If you need to repair a poor solder joint, or replace a component soldered to a PC board, you must first remove the old solder. This may be accomplished using a variety of methods. Solder removal wick or braid is the most common. This product consists of resin coated copper that attracts molten solder. After the old joint has been reheated, the wick is applied to draw the solder off the connection. This procedure requires a bit of practice to master. Another common means of removing solder employs a tool affectionately known as the "solder-sucker." This little device consists of a spring loaded plunger inside a tube. Pressure on the trigger releases the plunger, creating a suction or vacuum at the tip. Simply heat the connection, melt the solder, put your "solder-sucker" in place and viola, clean surface! Concerning costs, a roll of solder wick sells for a few Dollars, the vacuum tool commonly sells for about ten.

    Like everyone else has said, it will forever be an ex-jewelry piece but if you can properly remove the old solder, it's then worth more than bullion. :thumb:

    Ribbit :)
  10. Cloudsweeper99

    Cloudsweeper99 Treasure Hunter

    Let a good jeweler do it. If done well, it should improve the value of the coin due to improved eye appeal even if it can't be slabbed.
  11. rzage

    rzage What Goes Around Comes Around . Supporter

    I've heard of someone who repairs coins advertised in the Numismatist , don't know his name & don't have a present copy , maybe someone else knows his name .
    rzage
  12. Conder101

    Conder101 Numismatist

    Except electronics solder melts around 400 degree F and gold solder around 1,700 degres F. Your solder suckers and solder wicks typically don't work well at those high temperatures. They have a tendency to melt.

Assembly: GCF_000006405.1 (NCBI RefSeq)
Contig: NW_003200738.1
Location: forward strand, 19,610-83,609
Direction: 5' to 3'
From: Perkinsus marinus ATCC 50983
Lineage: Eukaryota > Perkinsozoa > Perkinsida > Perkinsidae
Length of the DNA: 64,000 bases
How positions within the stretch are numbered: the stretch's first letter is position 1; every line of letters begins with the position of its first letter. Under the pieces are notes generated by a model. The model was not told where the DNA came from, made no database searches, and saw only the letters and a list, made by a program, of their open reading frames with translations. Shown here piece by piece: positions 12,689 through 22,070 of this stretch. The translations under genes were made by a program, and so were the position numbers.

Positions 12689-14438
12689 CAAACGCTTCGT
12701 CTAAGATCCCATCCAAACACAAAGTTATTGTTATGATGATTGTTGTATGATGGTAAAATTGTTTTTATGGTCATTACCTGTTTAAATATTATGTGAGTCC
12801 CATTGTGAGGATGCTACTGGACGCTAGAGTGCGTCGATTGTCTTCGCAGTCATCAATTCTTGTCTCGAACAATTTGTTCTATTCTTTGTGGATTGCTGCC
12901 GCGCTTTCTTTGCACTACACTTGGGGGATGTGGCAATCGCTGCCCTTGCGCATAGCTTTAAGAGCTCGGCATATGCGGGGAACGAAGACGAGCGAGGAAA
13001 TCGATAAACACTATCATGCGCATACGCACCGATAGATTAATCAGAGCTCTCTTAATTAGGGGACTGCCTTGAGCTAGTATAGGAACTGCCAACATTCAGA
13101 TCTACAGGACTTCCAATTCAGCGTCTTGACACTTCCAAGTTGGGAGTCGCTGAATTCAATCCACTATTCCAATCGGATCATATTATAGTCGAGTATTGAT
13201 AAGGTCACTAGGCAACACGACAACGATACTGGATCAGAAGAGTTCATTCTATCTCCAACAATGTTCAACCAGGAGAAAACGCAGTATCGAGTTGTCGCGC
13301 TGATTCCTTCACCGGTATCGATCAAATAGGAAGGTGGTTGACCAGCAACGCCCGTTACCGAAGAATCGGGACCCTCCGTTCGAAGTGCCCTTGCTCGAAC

Suggestion, if you get a professional jeweler to do the work make sure you tell them NOT to try and reengrave any missing details.

    And the guy who does the coin repair is Allen Stockton from Kentucky. Sorry I don't have his address at my fingertips. But if you want I can track it down.

    Also the 1864 is a low mintage but it isn't valued that much above the more common dates. Now an 1865 might be a different matter.
  13. HandsomeToad

    HandsomeToad Urinist

    I understand that gold solder melts at a higher temperature, however, many $1 gold coins were not soldered with gold solder, but rather, with a lower melt silver solder and that can be removed like electronics solder.

    Also, I agree with having a professional remove the solder but some peeps can't afford that and someties the coin doesn't rate spending that kind of money so for those situations the home-remedy works, as long as it's a lower temp silver solder that's being removed.

    I removed solder from a 1831 CBH using a Ronson Soldering Torch and it came out good and cost me $25 for the torch (WalMart). The coin wasn't worth sending to a professional to have it removed so I did it myself.

    Costs vs Benefit must always be taken into account and that's why I posted the info I posted. ;)

    Ribbit :)

    Ps: I wonder how the managed to get the solder to 1700 degree temperatures in the mid 19th century, without melting the coin? :rolleyes:
  14. Conder101

    Conder101 Numismatist

    They had the capability to go a lot higher than that. Check out the melting point of nickel (2647 F) or platinum (3221 F). Heck even iron is higher than that (2795 F).